E-logs have been a headache for produce companies across the U.S., and Boston is no exception. ( File Photo )

Boston wholesalers report business has been mostly as expected this winter, and companies are looking forward to spring.

“Winter’s always slow for us in general, depending how harsh the winter is it can be slower than normal, but this was your typical winter, a little on the slow side,” said Maurice Crafts, vice president of Chelsea, Mass.-based Coosemans Boston. “That’s to be expected, and now that it’s warming up a little we seem to be jumping back to life.”

Anthony Aresco Jr., a partner in Chelsea-based Matarazzo Bros., gave a similar account.

“It’s all weather-related,” Aresco Jr. said. “We had (an unfortunate) month of April weather-wise with snow and cold and nobody’s going out.”

Allen Lisitano, vice president of Chelsea-based Lisitano Produce, also noted the company is expecting business to pick up as temperatures rise.

“Weather-wise March was tough, and February was equally as tough,” Lisitano said. “Every time we thought we’d get ahead, a lot of times we had those midweek snowstorms, on a Wednesday, which would really ruin your whole week. We had a couple of blizzards back-to-back Wednesdays, and a couple of those weeks and February’s over and it’s a rough month.

“But overall we’re keeping our head up, plugging away and keeping going, and the weather’s breaking now, so it kind of brings out a little energy,” Lisitano said.

Crafts noted companies seem to be more sensitive to weather reports than in the past.

“If the forecast calls for a foot of snow or a blizzard, they’re not coming down like they used to,” Crafts said. “Some companies are always going to go down, but it’s too expensive now to send a truck down and get stuck in the snow or tell your driver to go drive somewhere and then find out the place is closed or something like that.”


E-log effect

Along with winter weather, the requirement that truckers log their hours electronically has also been a challenge.

Adjusting to the new reality has been a work in progress for numerous companies, as has been the case across the industry.

Some reported minimal disruption, but others noted that accounting for the change has been a persistent wrinkle.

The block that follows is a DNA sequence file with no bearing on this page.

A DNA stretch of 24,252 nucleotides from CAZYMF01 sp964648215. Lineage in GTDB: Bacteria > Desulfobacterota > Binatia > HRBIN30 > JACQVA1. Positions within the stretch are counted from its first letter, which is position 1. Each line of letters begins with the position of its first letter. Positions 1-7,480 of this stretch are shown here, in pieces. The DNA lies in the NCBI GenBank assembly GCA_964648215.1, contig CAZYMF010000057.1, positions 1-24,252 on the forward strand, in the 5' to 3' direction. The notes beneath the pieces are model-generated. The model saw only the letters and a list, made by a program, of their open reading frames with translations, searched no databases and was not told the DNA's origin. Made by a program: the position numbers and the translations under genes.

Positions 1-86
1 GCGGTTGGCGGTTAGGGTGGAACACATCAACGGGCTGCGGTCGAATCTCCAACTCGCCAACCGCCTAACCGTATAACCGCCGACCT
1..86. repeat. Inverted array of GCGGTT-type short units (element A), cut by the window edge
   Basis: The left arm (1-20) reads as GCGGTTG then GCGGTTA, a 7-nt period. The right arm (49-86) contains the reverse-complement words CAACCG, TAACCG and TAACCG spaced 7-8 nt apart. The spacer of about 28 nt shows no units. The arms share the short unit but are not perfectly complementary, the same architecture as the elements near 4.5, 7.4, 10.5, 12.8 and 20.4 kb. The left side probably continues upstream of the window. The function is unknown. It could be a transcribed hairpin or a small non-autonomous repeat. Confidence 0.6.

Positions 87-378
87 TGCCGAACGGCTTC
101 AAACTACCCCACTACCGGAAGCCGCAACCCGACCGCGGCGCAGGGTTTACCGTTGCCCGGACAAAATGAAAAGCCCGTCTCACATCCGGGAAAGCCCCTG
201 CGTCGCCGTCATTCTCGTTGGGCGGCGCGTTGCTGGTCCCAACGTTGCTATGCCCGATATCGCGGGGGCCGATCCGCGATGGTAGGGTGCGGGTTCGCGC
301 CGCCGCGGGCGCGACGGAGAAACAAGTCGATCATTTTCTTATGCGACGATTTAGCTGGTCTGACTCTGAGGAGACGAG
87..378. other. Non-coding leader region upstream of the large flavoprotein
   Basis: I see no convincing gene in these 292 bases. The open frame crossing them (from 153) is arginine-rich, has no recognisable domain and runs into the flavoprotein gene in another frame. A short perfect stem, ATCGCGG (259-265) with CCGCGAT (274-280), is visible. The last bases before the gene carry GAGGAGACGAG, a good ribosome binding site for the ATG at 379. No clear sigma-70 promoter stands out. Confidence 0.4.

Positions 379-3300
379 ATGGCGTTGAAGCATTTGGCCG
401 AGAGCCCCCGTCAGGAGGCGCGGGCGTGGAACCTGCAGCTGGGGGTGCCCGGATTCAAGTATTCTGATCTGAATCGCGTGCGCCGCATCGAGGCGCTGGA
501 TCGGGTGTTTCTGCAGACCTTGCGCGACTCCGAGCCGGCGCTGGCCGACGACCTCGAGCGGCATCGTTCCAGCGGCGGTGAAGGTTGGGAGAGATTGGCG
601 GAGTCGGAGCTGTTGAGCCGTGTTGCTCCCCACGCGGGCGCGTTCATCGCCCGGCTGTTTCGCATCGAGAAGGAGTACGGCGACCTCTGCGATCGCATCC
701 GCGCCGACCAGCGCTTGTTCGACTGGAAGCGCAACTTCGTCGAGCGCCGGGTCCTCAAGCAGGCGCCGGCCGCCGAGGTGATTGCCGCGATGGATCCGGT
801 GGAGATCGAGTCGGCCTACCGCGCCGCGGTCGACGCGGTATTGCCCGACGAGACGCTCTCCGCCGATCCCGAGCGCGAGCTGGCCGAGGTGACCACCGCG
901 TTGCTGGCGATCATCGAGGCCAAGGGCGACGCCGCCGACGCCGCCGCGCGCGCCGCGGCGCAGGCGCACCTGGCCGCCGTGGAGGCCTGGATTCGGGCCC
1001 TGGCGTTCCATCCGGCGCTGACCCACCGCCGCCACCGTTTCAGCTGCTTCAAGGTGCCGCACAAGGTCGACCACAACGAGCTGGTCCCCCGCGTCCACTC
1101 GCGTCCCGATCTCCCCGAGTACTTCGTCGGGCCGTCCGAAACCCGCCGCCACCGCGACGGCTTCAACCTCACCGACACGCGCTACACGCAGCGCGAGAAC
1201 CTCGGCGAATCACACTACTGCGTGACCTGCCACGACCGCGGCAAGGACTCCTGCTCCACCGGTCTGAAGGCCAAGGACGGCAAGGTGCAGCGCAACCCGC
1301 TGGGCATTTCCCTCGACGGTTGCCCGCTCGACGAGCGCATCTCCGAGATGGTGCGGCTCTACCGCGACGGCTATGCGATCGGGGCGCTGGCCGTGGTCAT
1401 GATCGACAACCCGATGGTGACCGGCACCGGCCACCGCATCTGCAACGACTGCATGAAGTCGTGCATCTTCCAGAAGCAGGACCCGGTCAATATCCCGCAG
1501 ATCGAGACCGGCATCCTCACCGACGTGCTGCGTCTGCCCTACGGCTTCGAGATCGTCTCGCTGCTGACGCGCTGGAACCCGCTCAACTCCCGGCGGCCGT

“Everybody’s still kind of feeling that one out even now,” Crafts said. “I don’t think people have quite figured out exactly what to do ... It’s definitely had an effect on business. We’ll get there, we’ll figure it all out, everybody will — shippers, growers, everybody will figure out what they have to do — but yeah, it will be different for sure.”

Before the e-logs requirement, a customer could call in an order Monday for what he needs Thursday, for example.

Now a customer might have to call the Friday of the previous week to get items by Thursday, Crafts said.

Steven Piazza, president of Everett, Mass.-based Community-Suffolk, also described changes.

“It’s just going to be a matter of myself and our sales team getting used to allowing more time for product to get here,” Piazza said. “Instead of being pretty much the fifth morning arrival, if you don’t have a team you’ve got to figure six, six-and-a-half days now.”

Steve Ricci, sales manager for Chelsea-based DiSilva Fruit, noted similar adjustments happening.

“The e-logs have been really hard to factor into my buying schedule and selling schedule,” Ricci said. “A lot of it is just increasing transit time from California by a couple days and out of Texas the same way, so it’s been a battle to try to work around that.”

He projected that freight rates will go up this summer.

Dominic Cavallaro III, general manager of Chelsea-based John Cerasuolo Co., also expected transportation to continue to pose challenges.

“I think it’s going to remain the same through the summer,” Cavallaro said. “I think it’s going to be a difficult go with the trucks.”